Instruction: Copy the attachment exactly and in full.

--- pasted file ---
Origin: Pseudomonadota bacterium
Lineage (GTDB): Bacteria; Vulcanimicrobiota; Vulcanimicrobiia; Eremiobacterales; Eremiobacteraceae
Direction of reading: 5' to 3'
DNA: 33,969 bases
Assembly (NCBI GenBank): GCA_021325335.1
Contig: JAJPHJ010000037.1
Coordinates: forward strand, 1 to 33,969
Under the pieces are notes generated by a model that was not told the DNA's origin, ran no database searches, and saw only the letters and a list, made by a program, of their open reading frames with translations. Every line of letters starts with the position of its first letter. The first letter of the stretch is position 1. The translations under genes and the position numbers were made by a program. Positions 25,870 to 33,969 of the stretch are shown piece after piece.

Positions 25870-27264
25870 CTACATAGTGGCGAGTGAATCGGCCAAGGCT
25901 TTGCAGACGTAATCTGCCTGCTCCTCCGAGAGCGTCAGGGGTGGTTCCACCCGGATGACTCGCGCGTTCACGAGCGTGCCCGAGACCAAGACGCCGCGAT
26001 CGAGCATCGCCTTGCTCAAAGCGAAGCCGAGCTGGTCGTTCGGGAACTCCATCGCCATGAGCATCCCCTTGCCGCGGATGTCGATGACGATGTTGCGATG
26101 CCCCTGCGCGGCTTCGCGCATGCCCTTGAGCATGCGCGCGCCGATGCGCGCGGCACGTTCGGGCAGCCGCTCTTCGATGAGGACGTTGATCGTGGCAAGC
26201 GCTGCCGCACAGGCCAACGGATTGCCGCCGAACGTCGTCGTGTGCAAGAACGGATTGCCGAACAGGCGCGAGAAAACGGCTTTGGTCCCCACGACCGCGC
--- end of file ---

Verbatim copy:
Origin: Pseudomonadota bacterium
Lineage (GTDB): Bacteria; Vulcanimicrobiota; Vulcanimicrobiia; Eremiobacterales; Eremiobacteraceae
Direction of reading: 5' to 3'
DNA: 33,969 bases
Assembly (NCBI GenBank): GCA_021325335.1
Contig: JAJPHJ010000037.1
Coordinates: forward strand, 1 to 33,969
Under the pieces are notes generated by a model that was not told the DNA's origin, ran no database searches, and saw only the letters and a list, made by a program, of their open reading frames with translations. Every line of letters starts with the position of its first letter. The first letter of the stretch is position 1. The translations under genes and the position numbers were made by a program. Positions 25,870 to 33,969 of the stretch are shown piece after piece.

Positions 25870-27264
25870 CTACATAGTGGCGAGTGAATCGGCCAAGGCT
25901 TTGCAGACGTAATCTGCCTGCTCCTCCGAGAGCGTCAGGGGTGGTTCCACCCGGATGACTCGCGCGTTCACGAGCGTGCCCGAGACCAAGACGCCGCGAT
26001 CGAGCATCGCCTTGCTCAAAGCGAAGCCGAGCTGGTCGTTCGGGAACTCCATCGCCATGAGCATCCCCTTGCCGCGGATGTCGATGACGATGTTGCGATG
26101 CCCCTGCGCGGCTTCGCGCATGCCCTTGAGCATGCGCGCGCCGATGCGCGCGGCACGTTCGGGCAGCCGCTCTTCGATGAGGACGTTGATCGTGGCAAGC
26201 GCTGCCGCACAGGCCAACGGATTGCCGCCGAACGTCGTCGTGTGCAAGAACGGATTGCCGAACAGGCGCGAGAAAACGGCTTTGGTCCCCACGACCGCGC